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When it comes to making a chicken or other meat tasty, you have a few options. As a starter, you can dip it in the sauce and cover it with melted cheese. It would be delicious but cost you a lot of calories. Or, you can season the meat with some low-calorie or no-calorie seasoning and have a healthier meal option.

But beware: some spices contain more calories than you might expect. You usually don’t add a significant amount to your meal when using it in small amounts, but you don’t want to be surprised. Don’t assume every seasoning is low in calories!

Low-calorie seasoning

  • Freshly ground pepper. Buy a colorful and delicious assortment of peppercorns and fill up your battery-powered pepper mill for quick (one-handed) fresh peppers.
  • Bottled sauce. Salsa adds quick flavor to the chicken, quesadillas, egg dishes, and more. In some supermarkets, you can find flavors like Tequila Lime, Roasted Garlic Salsa, or Mango Peach Salsa. Two tablespoons of salsa add plenty of flavor for only about 15 calories.
  • Dash’s Salt-Free Spice Blends. By flipping your wrist, you can add a variety of flavors to all kinds of dishes (fries, stir-fries, egg dishes, casseroles, meats, pasta, potatoes, and more). There are several blends to choose from Garlic & Herb, Southwest Chipotle, Onion & Herb, and Spicy, to name a few. A quarter of a teaspoon contains 0 calories and 0 mg sodium.
  • Taco seasoning packs. This is a quick way to add flavor to re-fried beef, chicken, or beans for use in Mexican dishes or dips. Check the label; Some brands contain more sodium than others. Two teaspoons contain about 15 calories and 330 to 430 mg sodium, depending on the brand.
  • Grill Meats (McCormick) Salt Water Refills. Available in several flavors, from black pepper to garlic, herbs, and wine, these packs turn into a marinade when mixed with water, oil, and vinegar. Keep in mind that salt is the main ingredient in some flavors. Also, remember that you do not have to use the four tablespoons of oil the package requires; You can probably get half that amount. Just increase the water by two tablespoons. Other brands, such as Durkee, also make these bundles.
  • Massage grill mates. These seasonings are designed to go directly to the meat without mixing or mixing. They come in different flavors chicken, pork, and steak. Two teaspoons of chicken flavor add 260 mg sodium and only 15 calories.
  • Bottled marinade for 30 minutes. Open the bottle and pour a marinade over the meat or vegetables of your choice, then bake or grill. What could be easier? A tablespoon of Lawry has 15-30 calories, 0 g fat, and about 400 mg sodium, depending on flavor.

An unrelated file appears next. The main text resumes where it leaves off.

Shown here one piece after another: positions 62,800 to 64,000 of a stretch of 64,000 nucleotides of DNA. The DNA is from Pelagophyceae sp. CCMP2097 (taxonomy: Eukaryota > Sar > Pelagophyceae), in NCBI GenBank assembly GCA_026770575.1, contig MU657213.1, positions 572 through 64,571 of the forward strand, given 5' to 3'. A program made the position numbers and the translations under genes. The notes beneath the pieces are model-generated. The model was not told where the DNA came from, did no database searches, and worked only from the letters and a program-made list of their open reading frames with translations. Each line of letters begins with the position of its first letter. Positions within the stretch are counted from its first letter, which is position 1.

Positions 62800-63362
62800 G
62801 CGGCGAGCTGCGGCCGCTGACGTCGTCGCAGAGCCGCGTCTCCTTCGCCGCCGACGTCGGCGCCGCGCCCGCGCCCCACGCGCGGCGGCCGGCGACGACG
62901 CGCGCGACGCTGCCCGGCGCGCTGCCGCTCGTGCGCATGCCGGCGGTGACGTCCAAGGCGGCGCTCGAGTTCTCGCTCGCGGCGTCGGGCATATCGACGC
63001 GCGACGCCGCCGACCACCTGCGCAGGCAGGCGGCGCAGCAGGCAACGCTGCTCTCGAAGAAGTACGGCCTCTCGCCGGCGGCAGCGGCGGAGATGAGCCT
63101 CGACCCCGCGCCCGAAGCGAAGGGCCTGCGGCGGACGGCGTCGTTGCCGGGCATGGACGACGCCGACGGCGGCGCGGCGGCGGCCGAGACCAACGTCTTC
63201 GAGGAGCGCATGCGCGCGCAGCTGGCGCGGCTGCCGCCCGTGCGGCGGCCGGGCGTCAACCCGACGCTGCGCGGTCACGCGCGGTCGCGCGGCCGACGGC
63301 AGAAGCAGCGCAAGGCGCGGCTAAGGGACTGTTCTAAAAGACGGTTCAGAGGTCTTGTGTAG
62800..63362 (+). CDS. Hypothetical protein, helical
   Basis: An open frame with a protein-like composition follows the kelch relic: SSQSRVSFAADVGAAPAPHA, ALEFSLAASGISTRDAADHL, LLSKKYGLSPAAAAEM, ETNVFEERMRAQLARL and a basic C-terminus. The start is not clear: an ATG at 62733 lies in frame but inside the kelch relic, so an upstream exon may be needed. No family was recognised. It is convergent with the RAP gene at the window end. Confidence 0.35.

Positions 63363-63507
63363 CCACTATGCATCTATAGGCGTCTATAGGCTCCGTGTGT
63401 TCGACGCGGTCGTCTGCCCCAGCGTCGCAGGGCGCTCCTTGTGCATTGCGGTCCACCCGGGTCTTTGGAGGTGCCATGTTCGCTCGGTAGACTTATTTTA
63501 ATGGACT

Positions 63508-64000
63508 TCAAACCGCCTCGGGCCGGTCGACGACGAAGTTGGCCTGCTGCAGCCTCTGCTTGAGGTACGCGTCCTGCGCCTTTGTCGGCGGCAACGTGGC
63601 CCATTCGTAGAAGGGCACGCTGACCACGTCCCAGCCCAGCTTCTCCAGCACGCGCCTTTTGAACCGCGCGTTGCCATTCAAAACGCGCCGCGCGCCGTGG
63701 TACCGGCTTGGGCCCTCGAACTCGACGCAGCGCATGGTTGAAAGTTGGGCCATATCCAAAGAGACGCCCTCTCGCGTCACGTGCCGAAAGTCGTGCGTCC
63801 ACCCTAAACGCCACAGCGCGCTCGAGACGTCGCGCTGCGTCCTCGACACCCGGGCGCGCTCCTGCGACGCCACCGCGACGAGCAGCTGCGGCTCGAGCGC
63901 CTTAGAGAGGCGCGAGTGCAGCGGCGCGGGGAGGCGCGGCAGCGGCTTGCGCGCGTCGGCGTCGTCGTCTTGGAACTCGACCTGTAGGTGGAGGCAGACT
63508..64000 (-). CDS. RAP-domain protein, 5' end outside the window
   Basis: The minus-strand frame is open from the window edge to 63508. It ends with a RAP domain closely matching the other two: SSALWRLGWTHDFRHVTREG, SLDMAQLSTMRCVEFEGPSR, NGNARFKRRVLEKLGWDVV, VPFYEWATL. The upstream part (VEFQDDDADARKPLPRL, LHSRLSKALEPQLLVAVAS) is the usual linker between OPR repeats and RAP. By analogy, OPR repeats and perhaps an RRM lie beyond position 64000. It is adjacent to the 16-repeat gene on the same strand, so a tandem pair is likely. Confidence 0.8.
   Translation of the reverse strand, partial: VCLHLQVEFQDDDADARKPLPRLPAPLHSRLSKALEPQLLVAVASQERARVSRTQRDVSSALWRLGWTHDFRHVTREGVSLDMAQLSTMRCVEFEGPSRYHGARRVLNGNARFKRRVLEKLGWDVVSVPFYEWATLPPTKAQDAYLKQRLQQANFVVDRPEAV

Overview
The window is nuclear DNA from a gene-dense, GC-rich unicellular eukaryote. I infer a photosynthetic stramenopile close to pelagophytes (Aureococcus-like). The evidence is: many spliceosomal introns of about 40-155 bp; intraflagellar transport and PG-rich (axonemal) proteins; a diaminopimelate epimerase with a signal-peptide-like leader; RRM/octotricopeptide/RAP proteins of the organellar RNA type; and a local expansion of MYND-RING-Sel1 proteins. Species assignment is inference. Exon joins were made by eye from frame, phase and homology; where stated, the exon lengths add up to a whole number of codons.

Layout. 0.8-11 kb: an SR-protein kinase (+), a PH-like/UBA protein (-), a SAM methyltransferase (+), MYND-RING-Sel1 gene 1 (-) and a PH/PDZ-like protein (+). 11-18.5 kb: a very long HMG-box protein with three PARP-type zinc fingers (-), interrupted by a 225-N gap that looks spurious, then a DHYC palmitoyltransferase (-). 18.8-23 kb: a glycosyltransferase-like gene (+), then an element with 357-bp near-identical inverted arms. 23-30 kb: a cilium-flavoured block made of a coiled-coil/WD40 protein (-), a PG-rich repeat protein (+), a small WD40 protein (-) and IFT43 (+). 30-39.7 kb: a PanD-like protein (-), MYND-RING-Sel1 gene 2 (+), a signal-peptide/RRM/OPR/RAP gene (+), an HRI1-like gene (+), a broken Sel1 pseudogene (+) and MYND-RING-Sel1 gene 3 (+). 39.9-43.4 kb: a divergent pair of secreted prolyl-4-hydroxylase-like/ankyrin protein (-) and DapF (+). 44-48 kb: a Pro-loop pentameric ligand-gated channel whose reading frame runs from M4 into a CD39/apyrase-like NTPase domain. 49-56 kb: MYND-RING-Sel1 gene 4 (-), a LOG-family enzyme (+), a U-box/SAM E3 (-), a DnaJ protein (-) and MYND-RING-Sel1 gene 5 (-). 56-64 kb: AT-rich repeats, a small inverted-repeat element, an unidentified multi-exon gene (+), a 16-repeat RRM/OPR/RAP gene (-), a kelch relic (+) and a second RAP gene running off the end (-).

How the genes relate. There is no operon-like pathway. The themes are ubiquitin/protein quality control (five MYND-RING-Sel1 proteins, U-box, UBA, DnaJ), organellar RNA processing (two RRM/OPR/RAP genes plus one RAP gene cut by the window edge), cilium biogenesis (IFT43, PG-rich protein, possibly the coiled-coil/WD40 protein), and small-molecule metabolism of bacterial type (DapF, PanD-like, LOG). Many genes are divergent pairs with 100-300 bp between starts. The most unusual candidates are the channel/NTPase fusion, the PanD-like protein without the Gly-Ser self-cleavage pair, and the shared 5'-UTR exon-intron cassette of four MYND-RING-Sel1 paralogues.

Bottled Asian sauces

Add flavor to ground beef when making burgers, whip up a chicken sandwich, or create a quick sandwich with roast pork or beef by mixing shredded meat with some BBQ sauce. 2 tablespoons of Basic BBQ Sauce add about 60 calories, 0 grams of fat, and 240 mg of sodium.

Cream-style horseradish

A little mustard adds quick flavor to tuna or chicken salad, steak, sandwiches, and roast chicken or pork. French Dijon honey has ten calories, 0 grams of fat, and 40 milligrams of sodium per teaspoon, while a teaspoon of spicy brown mustard adds five calories, 0 grams of fat, and 50 milligrams of sodium.

Flavored, marinated tuna

It’s a little pricey, but you can buy flavored tuna in varieties like Zesty Lemon Pepper, Hickory Smoked, and Sweet & Spicy. A 2-ounce serving contains 70 calories, 1 gram of fat, and 250 mg of sodium.

Cream-style horseradish

Use this highly flavorful condiment in sandwiches, meats, sauces, and more. However, one teaspoon adds ten calories, 0.5 g of fat, and about 20 mg of sodium.

Bottled Asian sauces

This adds flavor to stir-fried dishes and meats and can also be used as a quick dipping sauce for appetizers. Several types are available, but the two most useful are probably the hot kung pao sauce and hoisin sauce. 2 tablespoons contribute about 45 calories, 1 gram of fat, and 450 mg of sodium.

Balsamic vinegar

This is a delicious vinegar, which is better than most others. You can use it in recipes without balancing the acidic taste with the oil. Instead, add balsamic to salads, sauces, pickles, dips, etc. I like to sprinkle a few on top of fresh mozzarella, topped with sliced ​​tomatoes and fresh basil (served on bread).